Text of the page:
What on earth was in David Cameron’s head when, amid raucous Commons exchanges on our soaring energy bills, he shouted at Ed Miliband, “we need to roll back the green charges” that the Labour leader “put in place when he was energy secretary”? Mr Cameron must have known that he and his party cheered every single one of the green charges introduced by Mr Miliband when he was energy and climate change secretary. Along with George Osborne, William Hague and most of his present Cabinet, Cameron happily voted for Mr Miliband’s Climate Change Act, committing us all to paying up to £18billion every year until 2050; in fact, the Tories wanted to go even further.
In a column I wrote here just before the 2010 election, headed “How will David Cameron keep the lights on?”, I reported that he was considering such a massive expansion of “feed-in tariff” subsidies for “renewables” that it had been estimated that this alone would, by 2020, have cost us £60 billion — a proposal so batty that it was quietly dropped. But not even Labour envisaged the “carbon tax” announced by Mr Osborne when the Tories returned to power, designed eventually to double the cost of the electricity from coal and gas that still supplies 70 per cent of our needs.
Two weeks ago, in a column headed “It’s showdown time for our insane green energy policies”, I observed that this is the moment when the roof is finally starting to fall in on a collective flight from reality that I have been reporting here for years. But what few people yet realise is how far this catastrophic mess we are in was not only predictable, but has also been quite deliberately brought about, through the Government’s own policies.
Their central aim, though never openly explained, has been twofold. One leg has been to build, by 2020, some 30,000 wind turbines, so ludicrously expensive that we must pay double or treble the market rate for the power they so inefficiently produce.
The other leg is that, to make this seem competitive, we should also eventually be made to pay twice the going rate for all other forms of electricity: hence the “carbon tax” on coal and gas, and the colossal price we are to pay for power from Hinkley Point and other new nuclear power stations (four times the cost of nuclear, estimated by a Royal Academy of Engineering study only nine years ago).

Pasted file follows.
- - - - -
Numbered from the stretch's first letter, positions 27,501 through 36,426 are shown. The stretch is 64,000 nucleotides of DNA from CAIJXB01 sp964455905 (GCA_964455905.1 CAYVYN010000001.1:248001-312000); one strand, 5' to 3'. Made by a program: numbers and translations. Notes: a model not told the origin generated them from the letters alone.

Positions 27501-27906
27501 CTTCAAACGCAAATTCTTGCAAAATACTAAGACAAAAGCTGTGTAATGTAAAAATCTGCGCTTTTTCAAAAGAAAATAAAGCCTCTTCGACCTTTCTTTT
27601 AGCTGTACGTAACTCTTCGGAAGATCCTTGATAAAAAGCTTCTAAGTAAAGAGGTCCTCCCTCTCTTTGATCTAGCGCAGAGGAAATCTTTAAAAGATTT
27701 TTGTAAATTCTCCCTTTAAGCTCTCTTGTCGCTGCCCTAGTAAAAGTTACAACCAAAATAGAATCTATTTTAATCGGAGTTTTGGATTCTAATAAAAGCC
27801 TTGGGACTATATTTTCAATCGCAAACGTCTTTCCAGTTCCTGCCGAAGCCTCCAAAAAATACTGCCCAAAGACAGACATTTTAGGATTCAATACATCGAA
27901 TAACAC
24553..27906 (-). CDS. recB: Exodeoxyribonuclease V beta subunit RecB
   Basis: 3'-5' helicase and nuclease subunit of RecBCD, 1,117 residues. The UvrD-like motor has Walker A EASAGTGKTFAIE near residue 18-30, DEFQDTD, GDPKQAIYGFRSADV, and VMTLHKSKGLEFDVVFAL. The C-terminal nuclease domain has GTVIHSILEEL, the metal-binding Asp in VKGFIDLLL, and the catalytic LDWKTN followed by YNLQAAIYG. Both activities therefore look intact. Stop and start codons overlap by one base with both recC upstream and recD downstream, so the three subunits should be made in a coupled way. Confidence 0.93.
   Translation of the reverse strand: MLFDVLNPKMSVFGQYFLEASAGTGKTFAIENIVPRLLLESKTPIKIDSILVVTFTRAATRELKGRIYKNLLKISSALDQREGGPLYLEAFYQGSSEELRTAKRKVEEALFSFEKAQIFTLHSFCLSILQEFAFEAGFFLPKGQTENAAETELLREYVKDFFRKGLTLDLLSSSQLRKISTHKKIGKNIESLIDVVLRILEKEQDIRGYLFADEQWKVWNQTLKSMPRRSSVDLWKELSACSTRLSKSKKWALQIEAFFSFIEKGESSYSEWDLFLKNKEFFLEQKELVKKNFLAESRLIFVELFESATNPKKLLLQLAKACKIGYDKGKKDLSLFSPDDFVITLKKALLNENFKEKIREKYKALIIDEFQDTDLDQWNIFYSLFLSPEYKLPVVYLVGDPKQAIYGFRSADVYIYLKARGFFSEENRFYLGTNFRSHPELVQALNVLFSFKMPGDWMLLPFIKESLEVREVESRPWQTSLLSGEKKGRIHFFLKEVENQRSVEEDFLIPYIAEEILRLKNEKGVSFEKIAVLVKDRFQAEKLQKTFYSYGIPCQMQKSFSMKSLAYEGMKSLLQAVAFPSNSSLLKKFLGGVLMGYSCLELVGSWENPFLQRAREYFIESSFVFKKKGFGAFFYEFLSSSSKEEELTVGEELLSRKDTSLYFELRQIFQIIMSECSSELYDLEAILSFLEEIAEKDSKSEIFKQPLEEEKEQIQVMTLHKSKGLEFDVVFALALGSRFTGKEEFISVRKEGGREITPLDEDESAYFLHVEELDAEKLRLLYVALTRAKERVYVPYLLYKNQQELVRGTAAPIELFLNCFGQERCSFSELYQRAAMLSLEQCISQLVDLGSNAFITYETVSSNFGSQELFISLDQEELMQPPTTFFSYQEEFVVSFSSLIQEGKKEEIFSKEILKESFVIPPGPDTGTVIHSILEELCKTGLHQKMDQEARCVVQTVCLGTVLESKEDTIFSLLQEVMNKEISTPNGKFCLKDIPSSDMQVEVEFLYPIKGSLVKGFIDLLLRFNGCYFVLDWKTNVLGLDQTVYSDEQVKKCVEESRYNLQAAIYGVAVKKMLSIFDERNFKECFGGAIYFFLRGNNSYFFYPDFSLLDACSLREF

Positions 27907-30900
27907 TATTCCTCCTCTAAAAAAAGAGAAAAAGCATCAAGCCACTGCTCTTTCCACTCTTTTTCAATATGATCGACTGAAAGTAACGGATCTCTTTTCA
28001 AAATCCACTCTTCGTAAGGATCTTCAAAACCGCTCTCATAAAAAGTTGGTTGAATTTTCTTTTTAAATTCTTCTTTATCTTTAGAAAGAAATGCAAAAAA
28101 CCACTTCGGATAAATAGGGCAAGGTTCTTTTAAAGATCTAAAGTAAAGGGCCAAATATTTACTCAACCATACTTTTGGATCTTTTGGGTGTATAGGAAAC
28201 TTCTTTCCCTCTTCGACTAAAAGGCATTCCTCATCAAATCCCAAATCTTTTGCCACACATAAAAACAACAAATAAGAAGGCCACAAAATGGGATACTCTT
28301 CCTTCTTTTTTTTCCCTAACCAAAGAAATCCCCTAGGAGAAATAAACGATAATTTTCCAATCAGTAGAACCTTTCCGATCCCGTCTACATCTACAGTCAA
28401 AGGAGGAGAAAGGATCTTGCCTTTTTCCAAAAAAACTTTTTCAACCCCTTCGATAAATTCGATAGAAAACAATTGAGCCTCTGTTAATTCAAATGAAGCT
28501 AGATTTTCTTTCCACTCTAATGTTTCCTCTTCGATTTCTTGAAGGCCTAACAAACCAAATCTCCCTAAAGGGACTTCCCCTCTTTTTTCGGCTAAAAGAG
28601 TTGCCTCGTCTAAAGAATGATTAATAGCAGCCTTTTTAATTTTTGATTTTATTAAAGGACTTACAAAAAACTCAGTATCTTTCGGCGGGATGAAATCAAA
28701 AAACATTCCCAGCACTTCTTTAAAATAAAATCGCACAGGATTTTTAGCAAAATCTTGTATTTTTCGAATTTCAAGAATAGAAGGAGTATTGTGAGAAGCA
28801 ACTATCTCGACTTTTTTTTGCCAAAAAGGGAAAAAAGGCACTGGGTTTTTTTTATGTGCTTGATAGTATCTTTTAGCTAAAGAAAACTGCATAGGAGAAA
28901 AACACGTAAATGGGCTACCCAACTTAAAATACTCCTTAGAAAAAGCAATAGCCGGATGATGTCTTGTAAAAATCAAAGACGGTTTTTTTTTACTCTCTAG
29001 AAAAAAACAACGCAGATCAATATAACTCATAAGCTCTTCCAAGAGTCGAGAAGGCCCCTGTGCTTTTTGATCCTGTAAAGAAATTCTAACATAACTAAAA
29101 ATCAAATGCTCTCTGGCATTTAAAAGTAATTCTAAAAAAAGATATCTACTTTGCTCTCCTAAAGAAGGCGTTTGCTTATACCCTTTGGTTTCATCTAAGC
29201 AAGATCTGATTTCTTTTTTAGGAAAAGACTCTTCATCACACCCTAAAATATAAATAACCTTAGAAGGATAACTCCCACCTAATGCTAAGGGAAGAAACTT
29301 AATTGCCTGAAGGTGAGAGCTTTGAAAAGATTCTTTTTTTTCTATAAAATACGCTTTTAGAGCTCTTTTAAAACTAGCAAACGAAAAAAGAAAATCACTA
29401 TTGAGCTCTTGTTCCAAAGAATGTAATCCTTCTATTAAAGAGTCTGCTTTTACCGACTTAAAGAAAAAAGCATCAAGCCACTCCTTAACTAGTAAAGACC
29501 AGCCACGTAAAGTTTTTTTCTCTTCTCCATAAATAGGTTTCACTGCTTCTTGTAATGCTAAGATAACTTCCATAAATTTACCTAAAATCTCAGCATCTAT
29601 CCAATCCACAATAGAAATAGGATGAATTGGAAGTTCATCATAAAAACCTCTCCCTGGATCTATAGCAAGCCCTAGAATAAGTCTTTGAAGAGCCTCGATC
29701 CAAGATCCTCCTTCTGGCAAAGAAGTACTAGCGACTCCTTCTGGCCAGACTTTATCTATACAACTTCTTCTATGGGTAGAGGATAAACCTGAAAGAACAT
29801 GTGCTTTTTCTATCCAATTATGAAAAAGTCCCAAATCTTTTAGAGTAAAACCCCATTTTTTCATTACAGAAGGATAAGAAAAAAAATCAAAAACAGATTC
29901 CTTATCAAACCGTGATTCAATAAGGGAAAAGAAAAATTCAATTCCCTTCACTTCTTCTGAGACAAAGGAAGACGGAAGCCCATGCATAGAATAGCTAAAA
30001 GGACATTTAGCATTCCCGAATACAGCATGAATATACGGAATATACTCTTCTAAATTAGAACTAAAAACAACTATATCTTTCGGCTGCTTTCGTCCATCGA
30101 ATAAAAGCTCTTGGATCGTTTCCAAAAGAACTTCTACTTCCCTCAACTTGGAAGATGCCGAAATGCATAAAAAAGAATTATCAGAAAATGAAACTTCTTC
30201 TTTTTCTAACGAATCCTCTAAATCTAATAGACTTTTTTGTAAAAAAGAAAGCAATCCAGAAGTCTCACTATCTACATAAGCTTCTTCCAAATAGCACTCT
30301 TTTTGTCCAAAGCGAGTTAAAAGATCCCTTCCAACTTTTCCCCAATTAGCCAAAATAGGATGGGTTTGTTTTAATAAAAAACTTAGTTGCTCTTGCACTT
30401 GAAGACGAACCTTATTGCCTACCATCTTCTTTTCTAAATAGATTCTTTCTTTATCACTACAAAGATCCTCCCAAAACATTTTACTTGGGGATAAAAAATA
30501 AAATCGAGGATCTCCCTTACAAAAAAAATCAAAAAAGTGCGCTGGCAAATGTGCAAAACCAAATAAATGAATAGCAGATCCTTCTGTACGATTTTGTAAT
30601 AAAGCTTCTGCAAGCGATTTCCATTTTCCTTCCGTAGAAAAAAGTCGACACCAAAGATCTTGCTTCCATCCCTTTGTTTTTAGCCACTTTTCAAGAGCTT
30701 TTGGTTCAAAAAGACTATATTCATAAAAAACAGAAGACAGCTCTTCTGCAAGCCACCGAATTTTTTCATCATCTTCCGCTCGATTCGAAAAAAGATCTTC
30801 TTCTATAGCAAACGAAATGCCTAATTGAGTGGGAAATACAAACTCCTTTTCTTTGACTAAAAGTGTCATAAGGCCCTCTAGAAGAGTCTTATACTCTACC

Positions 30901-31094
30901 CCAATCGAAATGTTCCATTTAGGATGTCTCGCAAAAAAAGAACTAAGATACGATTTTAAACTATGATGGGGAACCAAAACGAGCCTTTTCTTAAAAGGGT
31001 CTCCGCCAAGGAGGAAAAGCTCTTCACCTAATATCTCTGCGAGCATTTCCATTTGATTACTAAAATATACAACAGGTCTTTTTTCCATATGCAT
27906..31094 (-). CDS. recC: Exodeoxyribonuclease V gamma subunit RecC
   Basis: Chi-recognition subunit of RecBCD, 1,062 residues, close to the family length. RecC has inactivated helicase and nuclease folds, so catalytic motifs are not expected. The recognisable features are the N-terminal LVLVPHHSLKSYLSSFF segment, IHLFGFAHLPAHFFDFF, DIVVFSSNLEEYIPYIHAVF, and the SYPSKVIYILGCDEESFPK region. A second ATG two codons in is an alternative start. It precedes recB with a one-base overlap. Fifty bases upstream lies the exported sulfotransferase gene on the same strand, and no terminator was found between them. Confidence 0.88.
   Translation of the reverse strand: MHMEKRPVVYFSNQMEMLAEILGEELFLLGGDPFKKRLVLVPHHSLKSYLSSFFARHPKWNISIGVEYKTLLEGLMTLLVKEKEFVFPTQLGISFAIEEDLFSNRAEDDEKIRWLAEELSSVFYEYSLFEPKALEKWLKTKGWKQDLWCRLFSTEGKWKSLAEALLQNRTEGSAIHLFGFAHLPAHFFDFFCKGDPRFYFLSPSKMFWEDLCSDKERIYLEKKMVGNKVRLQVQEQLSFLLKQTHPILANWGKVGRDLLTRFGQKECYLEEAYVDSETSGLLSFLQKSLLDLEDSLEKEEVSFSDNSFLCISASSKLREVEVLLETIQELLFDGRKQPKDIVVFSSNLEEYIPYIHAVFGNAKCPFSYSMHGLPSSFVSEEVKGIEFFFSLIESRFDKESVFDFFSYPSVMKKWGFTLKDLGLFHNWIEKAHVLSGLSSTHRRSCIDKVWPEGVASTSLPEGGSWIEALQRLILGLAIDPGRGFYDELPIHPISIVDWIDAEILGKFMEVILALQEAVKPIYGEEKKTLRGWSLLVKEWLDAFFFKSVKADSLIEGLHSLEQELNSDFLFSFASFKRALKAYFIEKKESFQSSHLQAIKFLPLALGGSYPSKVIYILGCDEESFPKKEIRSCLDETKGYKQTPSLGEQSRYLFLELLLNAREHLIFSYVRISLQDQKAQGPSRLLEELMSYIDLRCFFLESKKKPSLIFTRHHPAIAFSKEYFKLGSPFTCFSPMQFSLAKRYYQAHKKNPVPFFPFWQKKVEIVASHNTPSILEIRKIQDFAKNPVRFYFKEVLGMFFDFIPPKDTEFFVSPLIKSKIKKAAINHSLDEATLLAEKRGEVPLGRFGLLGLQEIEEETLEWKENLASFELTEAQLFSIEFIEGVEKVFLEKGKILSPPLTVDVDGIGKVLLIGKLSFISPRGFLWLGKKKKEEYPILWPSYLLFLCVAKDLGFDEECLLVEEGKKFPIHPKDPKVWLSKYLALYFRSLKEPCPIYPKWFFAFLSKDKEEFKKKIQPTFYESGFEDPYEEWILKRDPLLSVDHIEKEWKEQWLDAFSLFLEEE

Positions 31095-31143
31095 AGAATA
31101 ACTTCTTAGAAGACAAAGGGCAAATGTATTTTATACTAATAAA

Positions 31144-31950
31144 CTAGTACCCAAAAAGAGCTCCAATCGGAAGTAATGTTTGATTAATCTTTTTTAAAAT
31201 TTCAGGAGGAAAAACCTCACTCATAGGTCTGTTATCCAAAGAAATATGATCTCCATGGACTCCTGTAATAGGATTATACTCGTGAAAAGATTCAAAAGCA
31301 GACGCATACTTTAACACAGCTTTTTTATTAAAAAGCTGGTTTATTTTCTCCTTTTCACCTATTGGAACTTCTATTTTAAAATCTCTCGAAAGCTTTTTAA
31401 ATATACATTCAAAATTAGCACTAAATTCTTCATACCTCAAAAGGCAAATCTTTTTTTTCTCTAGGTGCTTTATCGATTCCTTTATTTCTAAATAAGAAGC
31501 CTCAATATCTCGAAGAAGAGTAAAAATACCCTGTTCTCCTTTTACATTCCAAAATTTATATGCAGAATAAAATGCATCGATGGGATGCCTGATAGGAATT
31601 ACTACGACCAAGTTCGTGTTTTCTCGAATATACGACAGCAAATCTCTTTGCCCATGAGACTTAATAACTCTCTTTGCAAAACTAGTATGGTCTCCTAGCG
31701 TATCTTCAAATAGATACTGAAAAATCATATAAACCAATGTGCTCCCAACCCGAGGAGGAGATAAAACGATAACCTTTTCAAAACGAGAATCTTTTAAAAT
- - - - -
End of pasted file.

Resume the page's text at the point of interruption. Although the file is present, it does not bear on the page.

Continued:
That is why our energy companies pathetically try to explain that a third of the increased costs driving their latest price rises are made inevitable by the various levies we must pay directly for those “green” policies, such as the hidden subsidies being showered on the owners of our ever-growing number of wind farms and acres of solar panels.
Another third represents what we must pay for the thousands of miles of cabling needed to connect those “renewables” to the grid (which Ofgem estimated might, by 2020, cost us another £40 billion) — along with other measures needed to counteract the unbalancing of the grid by the intermittency of “renewables”, such as hiring those thousands of diesel generators to provide back-up, which makes a further mockery of the “de-carbonisation” policy mandated by the Climate Change Act that Mr Cameron was so keen on.
The truth is that we are being brought face to face with the utter absurdity of everything this Government’s bizarre ragbag of policies has been trying to achieve. For Mr Cameron to blame all this on Mr Miliband only shows that the fuses in his brain have at last begun to blow. By mindlessly going along with all this nonsense, it is our entire political class that has created this shambles. It is the rest of us, alas, who must now live with the consequences.